But Why These Shoes?

I’m back on shoes.  I guess I really like shoes.

I’m really interested in shoes, and what they say about their owners.  In theory, they’re inconspicuous, out of the way – as far away from the head, with its facial expressions and speaking as possible.  We pay attention to faces, to upper bodies.

Down there at the lowly Cape Horn of the body sit the shoes, functionally tasked with keeping our oh-so-tender feet safe.

So as I sit in the park, watching the many people go by, I can’t help but wonder about the choices everyone made.  Why those shoes?  What possessed the wearer to choose this shoe instead of any other?  Why does the market support such a wide variety of footwear?

What do my shoes say about me?

When I buy shoes, it’s an almost unconscious decision.  I’ll browse online, or go to a shoe store (gasp) in person, and see what they have.  If asked what I’m interested in, I’ll say “I don’t know”.  I don’t know.  And yet, I’m guided by an invisible will towards specific styles, brands, and types.

The reality is that I’m very specific about what type of shoe I’ll buy and wear, I just don’t like to admit it, even to myself.  Whether or not I like it, whether or not I’ll admit it openly, I’m buying shoes in large part in order to tell you something about myself.  Yes, I have some baseline requirements that don’t relate to other people (do they fit?  Are they comfortable enough?), but the majority of my shoe buying decision comes down to you, and what I want you to think of me.

What do people’s shoes say about them?

Are they comfortable looking?  Are they inconspicuous?  Are they bright and obnoxious?  Are they so obviously ugly that the wearer is either blind, or making some sort of statement about how little they care about what you think? Do they match the wearer’s shirt? Hat? Are they athletic shoes, in spite of the fact that the wearer is not currently doing anything athletic?  Are they leather? Are they not leather, but brown anyway? Are they very obviously brand new? Are they dirty?  Are they all white, but amazingly not dirty?  Can you imagine how much work it is to keep all white shoes clean?  Seriously, think about it, I’ll wait.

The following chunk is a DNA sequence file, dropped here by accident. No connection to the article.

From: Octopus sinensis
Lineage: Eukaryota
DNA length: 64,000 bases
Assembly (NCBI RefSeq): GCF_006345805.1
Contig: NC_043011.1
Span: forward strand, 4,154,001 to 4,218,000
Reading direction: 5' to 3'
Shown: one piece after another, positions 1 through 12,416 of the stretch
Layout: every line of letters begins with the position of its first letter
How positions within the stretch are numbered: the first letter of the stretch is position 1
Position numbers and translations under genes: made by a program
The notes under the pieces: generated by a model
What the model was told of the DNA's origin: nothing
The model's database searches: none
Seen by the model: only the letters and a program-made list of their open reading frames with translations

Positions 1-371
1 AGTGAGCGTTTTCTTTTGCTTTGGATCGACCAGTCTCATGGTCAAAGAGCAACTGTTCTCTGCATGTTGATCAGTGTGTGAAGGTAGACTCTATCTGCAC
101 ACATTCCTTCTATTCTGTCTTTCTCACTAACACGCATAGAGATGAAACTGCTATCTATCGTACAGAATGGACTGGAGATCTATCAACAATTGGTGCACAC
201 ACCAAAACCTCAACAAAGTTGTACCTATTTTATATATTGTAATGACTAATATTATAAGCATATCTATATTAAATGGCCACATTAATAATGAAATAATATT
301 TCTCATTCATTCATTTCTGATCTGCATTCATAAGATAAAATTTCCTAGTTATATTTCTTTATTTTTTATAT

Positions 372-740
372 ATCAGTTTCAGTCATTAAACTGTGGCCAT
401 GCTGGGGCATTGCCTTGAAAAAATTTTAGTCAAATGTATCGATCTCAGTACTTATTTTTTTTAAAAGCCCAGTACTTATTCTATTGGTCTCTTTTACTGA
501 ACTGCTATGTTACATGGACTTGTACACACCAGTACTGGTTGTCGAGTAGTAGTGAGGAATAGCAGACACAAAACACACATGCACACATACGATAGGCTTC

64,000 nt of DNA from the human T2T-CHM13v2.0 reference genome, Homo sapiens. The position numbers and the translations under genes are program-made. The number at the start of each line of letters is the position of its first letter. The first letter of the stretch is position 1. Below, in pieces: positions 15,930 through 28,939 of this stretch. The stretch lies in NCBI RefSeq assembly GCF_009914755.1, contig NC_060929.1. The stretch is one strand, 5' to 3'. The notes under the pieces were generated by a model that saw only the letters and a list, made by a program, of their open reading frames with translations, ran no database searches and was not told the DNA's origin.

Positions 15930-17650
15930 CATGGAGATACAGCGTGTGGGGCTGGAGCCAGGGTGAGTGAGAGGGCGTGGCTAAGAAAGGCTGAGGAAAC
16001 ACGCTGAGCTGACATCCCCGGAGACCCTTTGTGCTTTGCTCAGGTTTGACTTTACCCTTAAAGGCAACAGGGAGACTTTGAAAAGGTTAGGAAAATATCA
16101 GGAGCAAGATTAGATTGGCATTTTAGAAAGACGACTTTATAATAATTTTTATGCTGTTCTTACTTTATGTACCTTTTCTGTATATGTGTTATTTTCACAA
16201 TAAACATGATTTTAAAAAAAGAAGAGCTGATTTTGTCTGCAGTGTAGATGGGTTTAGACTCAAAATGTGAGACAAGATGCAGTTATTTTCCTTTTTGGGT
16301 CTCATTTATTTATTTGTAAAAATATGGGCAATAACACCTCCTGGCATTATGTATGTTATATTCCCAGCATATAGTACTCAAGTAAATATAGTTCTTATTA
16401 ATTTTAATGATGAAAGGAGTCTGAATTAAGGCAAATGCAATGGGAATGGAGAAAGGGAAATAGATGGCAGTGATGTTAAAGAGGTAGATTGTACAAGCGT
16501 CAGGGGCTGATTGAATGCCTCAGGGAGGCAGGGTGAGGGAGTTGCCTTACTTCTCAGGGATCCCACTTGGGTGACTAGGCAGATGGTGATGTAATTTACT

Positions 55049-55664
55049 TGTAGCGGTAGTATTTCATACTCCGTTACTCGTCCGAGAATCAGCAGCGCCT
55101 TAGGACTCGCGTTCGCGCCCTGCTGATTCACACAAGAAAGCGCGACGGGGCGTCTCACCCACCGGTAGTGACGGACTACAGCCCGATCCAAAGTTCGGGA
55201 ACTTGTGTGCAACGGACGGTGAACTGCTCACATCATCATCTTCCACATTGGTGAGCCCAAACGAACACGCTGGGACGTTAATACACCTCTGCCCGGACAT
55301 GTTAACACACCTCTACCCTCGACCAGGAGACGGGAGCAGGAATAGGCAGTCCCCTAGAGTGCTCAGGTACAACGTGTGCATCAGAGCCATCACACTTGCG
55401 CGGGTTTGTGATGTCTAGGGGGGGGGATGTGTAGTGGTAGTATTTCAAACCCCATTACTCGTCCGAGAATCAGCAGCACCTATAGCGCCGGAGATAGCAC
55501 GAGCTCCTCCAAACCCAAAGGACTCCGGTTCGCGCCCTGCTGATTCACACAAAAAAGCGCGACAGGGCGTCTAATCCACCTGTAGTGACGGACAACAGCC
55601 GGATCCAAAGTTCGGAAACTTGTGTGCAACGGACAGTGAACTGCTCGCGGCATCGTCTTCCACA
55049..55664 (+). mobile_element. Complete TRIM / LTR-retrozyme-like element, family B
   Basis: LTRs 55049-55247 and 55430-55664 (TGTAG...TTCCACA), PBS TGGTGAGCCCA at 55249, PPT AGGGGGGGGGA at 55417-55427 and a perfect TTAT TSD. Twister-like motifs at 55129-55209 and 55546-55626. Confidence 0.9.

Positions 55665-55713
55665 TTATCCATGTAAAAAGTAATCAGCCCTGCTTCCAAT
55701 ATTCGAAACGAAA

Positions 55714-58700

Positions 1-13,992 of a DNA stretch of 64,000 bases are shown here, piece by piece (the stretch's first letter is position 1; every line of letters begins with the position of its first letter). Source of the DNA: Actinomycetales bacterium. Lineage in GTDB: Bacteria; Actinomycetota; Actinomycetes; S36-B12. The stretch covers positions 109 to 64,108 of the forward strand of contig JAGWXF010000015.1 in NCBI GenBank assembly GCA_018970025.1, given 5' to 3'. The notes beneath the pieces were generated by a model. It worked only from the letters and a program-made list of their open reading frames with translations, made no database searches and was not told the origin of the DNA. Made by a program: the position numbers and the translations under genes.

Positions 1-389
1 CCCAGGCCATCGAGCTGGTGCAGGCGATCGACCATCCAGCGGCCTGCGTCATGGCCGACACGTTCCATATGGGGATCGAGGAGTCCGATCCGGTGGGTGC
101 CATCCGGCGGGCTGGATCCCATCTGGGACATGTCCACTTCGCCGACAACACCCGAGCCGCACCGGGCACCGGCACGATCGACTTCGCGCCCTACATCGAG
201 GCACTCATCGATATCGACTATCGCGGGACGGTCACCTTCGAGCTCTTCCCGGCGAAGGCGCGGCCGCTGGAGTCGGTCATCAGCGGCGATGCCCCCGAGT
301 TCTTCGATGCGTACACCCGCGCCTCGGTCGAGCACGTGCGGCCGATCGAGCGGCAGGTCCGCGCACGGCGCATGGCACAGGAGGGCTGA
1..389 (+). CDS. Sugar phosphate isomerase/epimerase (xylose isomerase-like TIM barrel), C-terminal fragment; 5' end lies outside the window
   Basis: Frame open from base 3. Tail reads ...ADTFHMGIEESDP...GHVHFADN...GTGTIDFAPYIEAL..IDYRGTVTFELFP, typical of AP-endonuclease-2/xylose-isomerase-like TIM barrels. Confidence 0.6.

So, I don’t know, go look at your shoes.  How much of the decision to buy that particular pair of shoes was about telling people about yourself?  Are you happy with what they say?

Tune in tomorrow, where I’ll undoubtedly talk more about shoes.

 

Shoes

I was in New York over the weekend.  I hadn’t ever been to New York.

We spent an afternoon in Central Park.  It was Sunday afternoon, and the weather was nice – and the park was full of people.  More people than a yokel such as myself can really comprehend easily – where did all these people come from? Where do they all live?  Why are they all here?

But one thought kept coming to me:

Look at all these shoes.

It can be difficult to really understand the vast scale and power of the worldwide human economic machine – but if you get thousands and thousands of people together, and then just start paying attention to their shoes, you can start to get a sense for it.  All those shoes.  Very few of them exact duplicates – there are many similar styles, but not so many perfect matches, even in a sample size so large.  Each pair had to be designed, manufactured, packaged, shipped, delivered to a store, then purchased by a person.  So. Many.  Shoes.

What’s more – shoes aren’t exactly a commodity.  People care about their shoes.  They have to be the right size, to start – but more important than that, they have to be the right style.  We expect our shoes to, on some level, reflect who we are.  So now you’ve got to have this massive infrastructure in place for manufacturing, delivering, and selling the shoes, but you’ve also got to close the loop – the customer’s desires have to inform your shoe designs.  And it works!  I saw thousands and thousands of pairs of shoes, and each one somehow spoke to the person who bought them – made them feel a bit more stylish, or more professional, more athletic, more unique – enough to spend some money and take them home.

The sheer volume, the complexity that makes up the industry that has no focus, no concern other than to protect and decorate your feet, is staggering.